The Blue’s write performance is as expected and good enough for use as media storage, backup, archival use, etc. It is also sufficiently fast to store game streams and the like. Its write speed is more consistent than the SMR Seagate BarraCuda, and there’s no reason to pick the BarraCude over the Blue if you want a well-rounded HDD.
We use the Quarch HD Programmable Power Module to gain a deeper understanding of power characteristics. Some drives can consume watts of power at idle while better-suited ones sip just milliwatts. Average workload power consumption and max consumption are two other aspects of power consumption, but performance-per-watt is more important. A drive might consume more power during any given workload, but accomplishing a task faster allows the drive to drop into an idle state more quickly, ultimately saving energy.
The Blue has low peak and average power consumption with moderate efficiency. Its 5640-RPM spindle speed reduces its performance for this workload, but its results are still reasonable. You'll notice the BarraCuda has a lower average power consumption during the operation, but its reduced performance results in less efficiency. Conversely, the BarraCuda has a significantly lower idle power draw, which is typically more important for backup and archival use cases.
Test Bench and Testing Notes
Hard drive fanatics will instantly recognize the WD Blue lineup as the best way to get affordable “good enough” storage. WD Blue HDDs drop down to a lower RPM, which can be good from a heat and noise perspective, but the slower spindle speed also results in lower performance. The Blue drives also have a smaller DRAM cache and a less expansive warranty than the bolder, high-performance Black line.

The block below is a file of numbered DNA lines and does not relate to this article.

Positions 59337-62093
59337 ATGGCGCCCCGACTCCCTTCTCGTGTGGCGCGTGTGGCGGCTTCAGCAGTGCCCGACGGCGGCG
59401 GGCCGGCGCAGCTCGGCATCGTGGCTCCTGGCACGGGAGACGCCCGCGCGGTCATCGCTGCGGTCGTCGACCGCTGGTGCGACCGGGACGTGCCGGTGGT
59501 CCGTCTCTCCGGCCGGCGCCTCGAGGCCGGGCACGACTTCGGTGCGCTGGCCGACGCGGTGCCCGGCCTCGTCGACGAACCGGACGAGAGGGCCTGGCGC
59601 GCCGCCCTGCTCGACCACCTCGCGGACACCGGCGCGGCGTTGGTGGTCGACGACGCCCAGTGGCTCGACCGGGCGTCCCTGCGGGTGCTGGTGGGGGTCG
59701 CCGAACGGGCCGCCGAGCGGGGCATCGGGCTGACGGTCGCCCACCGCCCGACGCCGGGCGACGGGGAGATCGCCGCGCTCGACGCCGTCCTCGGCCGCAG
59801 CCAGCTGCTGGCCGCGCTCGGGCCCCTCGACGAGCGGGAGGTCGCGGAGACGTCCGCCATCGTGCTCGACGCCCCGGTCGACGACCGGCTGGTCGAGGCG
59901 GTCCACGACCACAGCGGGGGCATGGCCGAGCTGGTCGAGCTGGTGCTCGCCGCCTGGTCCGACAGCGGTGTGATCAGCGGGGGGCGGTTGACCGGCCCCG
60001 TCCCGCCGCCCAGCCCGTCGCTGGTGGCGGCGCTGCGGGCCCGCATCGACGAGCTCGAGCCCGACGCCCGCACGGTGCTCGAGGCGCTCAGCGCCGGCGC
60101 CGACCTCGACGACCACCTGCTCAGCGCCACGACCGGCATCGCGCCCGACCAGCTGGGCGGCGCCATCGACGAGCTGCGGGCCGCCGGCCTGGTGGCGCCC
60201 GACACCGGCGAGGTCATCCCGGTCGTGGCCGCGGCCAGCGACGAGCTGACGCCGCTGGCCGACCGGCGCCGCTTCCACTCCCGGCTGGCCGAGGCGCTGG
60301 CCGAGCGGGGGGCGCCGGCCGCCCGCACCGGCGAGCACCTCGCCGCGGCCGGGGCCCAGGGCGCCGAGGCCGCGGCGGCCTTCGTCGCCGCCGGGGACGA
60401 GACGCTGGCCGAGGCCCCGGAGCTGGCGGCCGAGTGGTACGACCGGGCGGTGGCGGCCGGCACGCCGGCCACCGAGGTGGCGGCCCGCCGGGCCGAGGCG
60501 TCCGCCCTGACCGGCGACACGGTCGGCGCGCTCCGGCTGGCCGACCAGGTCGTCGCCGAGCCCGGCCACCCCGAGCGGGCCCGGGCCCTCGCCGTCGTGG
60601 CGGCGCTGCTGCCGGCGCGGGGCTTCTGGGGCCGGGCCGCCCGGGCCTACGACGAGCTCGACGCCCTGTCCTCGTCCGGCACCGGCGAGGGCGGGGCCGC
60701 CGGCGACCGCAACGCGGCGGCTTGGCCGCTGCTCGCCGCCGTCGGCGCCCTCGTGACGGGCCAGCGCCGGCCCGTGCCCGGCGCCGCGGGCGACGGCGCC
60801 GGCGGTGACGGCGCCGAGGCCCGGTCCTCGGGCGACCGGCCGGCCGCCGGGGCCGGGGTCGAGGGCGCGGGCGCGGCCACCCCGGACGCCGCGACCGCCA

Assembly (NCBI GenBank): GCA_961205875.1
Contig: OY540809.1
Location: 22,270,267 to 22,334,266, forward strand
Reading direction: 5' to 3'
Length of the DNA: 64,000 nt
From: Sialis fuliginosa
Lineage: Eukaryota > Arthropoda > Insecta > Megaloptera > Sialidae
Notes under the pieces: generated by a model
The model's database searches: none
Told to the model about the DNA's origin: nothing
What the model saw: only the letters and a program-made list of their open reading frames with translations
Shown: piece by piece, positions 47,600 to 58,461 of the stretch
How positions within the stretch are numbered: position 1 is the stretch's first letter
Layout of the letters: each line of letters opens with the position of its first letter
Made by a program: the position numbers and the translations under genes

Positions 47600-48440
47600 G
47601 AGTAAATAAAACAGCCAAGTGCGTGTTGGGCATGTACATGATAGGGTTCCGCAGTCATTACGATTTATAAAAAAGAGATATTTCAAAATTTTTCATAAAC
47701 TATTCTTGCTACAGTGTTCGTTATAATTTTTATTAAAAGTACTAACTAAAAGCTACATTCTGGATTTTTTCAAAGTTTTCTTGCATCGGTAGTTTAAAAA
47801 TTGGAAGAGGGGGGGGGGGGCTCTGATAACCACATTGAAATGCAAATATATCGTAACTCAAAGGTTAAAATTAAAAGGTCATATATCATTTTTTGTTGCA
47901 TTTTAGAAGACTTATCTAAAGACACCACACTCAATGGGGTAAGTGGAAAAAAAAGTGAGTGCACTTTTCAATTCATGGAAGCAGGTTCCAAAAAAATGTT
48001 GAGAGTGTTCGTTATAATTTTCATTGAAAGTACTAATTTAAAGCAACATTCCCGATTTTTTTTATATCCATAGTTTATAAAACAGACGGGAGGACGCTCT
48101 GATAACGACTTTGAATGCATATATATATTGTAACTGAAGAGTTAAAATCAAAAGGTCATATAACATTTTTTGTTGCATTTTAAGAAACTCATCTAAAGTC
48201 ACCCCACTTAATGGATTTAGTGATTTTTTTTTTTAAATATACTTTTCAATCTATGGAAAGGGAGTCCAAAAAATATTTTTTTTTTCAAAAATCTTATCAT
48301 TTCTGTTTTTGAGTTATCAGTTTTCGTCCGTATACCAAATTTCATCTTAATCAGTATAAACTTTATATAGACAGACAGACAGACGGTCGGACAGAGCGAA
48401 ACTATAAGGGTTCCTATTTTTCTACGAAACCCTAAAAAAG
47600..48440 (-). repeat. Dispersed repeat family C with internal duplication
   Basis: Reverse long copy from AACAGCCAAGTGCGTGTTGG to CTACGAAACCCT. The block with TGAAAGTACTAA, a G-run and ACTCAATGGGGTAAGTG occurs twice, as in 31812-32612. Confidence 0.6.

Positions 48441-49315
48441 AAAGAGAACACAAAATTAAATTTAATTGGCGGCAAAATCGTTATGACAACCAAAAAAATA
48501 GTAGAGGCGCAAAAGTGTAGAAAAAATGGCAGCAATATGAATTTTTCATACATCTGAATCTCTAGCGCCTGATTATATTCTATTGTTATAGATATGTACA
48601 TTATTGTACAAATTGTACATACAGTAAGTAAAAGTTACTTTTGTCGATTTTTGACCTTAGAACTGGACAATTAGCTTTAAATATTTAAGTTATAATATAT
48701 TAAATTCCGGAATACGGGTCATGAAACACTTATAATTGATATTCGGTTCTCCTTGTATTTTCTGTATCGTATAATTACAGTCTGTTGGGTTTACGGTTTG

WD has also snuck SMR technology, which has significant drawbacks, into the budget series drives like the Blue, but the company also offers CMR SKUs, including this 8TB model. In contrast, Seagate’s entire BarraCuda lineup uses the less-performant SMR tech. This gives the 8TB Blue an edge if you’re looking for a simple HDD to add more storage capacity, especially considering its lower pricing.
If you’re looking for more performance, we recommend the 7200-RPM Seagate FireCuda instead. It has a better warranty, providing extra peace of mind. If you need more capacity than the Blue and FireCuda lines offer — they top out at 8TB — you need to step up to NAS or enterprise drives, or more likely, the Toshiba X300 and X300 Pro series of drives made for high-end desktops and workstations. Most NAS drives are also positioned to serve as high-capacity HDDs for performance-focused desktop PCs, but conversely, you can save some money and run with the Blue if the drive will only see light use.
In fact, that’s exactly where the Blue shines, as it offers CMR technology at a good price. A longer warranty would be nice, and Seagate’s data recovery service with the FireCuda makes the jump up to a higher tier worthwhile for some. On the other hand, no data should be stored without a backup, so the value of the data recovery service might hinge on how robust your data backup plan is.
The Blue’s performance is as expected from a 5400-RPM-class HDD, which is to say lackluster, but it is far better than SMR drives; the Blue's standard CMR technology gives you more flexibility in how you can use the drive. Overall, the 8TB WD Blue is a basic, entry-level HDD that fits its niche well.
MORE: Best SSDs
MORE: All SSD Content